Based on the rati o averages, it is most li k el y that Saxor' s issuer rati n g is AA and Coyote's issuer rating is 2) Coyote Medi decidesandtowillspinnotoffbeitsa televi sion division. Theof Coyote new company, Coy TV, wiis more l issueprofi newtaabldebt restricted subsidiary Media. Coy e and generates higher and less vol a tile cash fl o ws. Describe possible notching Media. for the new CoyTV issue and the potential credit rating change to Coyote A.

Example: Credit ratings based on ratios (Part

TV

Answer:

Because CoyTV may be a better credit ri s k due to a better profit potential, the new issue may have a credit rating one notch above Coyote Media. Coyote Medi a may now be less profitable and could have more volatil e cash fl o ws. This suggests an increase in credit risk that could lead to a credit rating downgrade. Page 168

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Study Session 1 6 Cross-Reference to CFA Institute Assigned Reading #59 - Fundamentals o f Credit Analysis

LOS 59.h: Describe factors that influence the level and volatility of yield spreads. CFA ® Program Curriculum, Volume 5, page 642

We caninterest thinkrate,of thetheyield on aninoption-free corporate bond as the asumliquidity of thepremium, real risk­ free expected fl a tion rate, a maturi t y premium, and a credit spread. All bond prices and yields are affected by changes in the fi r st three of these components. The last two components are the yield spread: yield spread = liquidity premium credit spread Yield spreads on corporate bonds are affected primarily by five interrelated factors: 1. the credit cycle,Thethemarket' s perception of overall credit risk i s cyclical. At the top of bondas themarket perceives low creditCredit risk and is generall yasbullish. Credi t spreads narrow credit cycle improves. spreads wi d en the credit cycle deteriorates. Creditmetrics spreadstonarrow as the economy strengthens and 2. investors expect firms' credit improve. Conversely, credit spreads widen as the economy weakens. CreditCredi spreads narrow in strong-performing markets 3. overall, including the equity market. t spreads widenity ofin returns, weak-performing markets. In steady-performing markets with low volatil credit spreads also tend to narrow as investors reach for yield. 4. broker-dealers to providBecause most bondscapitradetal foroverbond the counter, investors needYield e market-making markets to function. spreadsmarket-maki are narrowerngwhen when capitalbroker-dealers becomes scarce.provide sufficient capital but can widen 5. demand for bonds. Credit spreads supply.widenCrediin ttimes spreadsof low narrowdemand in timesfor bonds. of highExcess wisupply deninconditions, g spreads. such as large issuance in a short period of time, can lead to Yield spreads on l o wer-qual i t y issues tend to be more volatile than spreads on higher­ quality issues. +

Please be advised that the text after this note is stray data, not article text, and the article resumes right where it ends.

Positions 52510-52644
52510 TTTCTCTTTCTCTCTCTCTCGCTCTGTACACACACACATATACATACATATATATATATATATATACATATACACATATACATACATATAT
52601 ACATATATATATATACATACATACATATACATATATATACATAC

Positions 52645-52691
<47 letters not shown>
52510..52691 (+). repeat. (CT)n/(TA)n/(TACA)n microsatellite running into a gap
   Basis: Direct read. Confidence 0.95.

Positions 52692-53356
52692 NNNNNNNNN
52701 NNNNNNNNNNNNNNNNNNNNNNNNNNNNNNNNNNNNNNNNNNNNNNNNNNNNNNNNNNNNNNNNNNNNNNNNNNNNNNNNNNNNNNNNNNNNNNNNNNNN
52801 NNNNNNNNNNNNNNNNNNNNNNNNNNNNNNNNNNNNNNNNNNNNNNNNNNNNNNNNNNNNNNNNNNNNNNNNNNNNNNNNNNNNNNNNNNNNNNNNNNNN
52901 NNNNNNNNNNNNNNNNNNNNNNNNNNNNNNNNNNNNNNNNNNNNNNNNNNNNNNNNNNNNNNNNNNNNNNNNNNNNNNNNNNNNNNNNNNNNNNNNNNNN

Credit cycle.

Economic conditions.

Financial market performance.

Broker-dealer capital.

General market demand and

LOS 59.i: Calculate the return impact of spread changes. CFA ® Program Curriculum, Volume 5, page 646

The imchange pact of(�spread) spread changes is athecombination of twooffactors: (1)totheinterest magnirate tude ofchanges thereturn spread and (2) price sensitivity the bond (i.e., the bond's modified duration). ©20 12 Kaplan, Inc.

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Study Session 1 6 Cross-Reference to CFA Institute Assigned Reading #59

-

Fundamentals o f Credit Analysis

For small spreadby:changes, the return impact (percent change in bond price) can be approximated return impact modified duration �spread The negati ve sign widen in the (the equation reflienctsspread the inverse relationship betweendecrease pricesandandthe yields. As spreads change i s positive), bond prices impact on return i s negati v e. As spreads narrow ( t he change in spread is negative), bond prices increase and the impact on return is positive. For spread changes, incorporating convexity improves the accuracy of return impactlargermeasurement. return impact modified duration �spread+ _!_2 convexity (�spread)2 �

-

-

x

x

x

Professor's Note: Make sure the value ofconvexity is scaled correctly. For option-free bonds, convexity should be on the same order ofmagnitude as modified duration squared. For example, ifyou are given that duration is 6 0 and convexity is 0.562, duration squared is 36 0 and the correctly scaled convexity is 562.

0 Also notice that convexity is divided in halfhere, but was not divided in half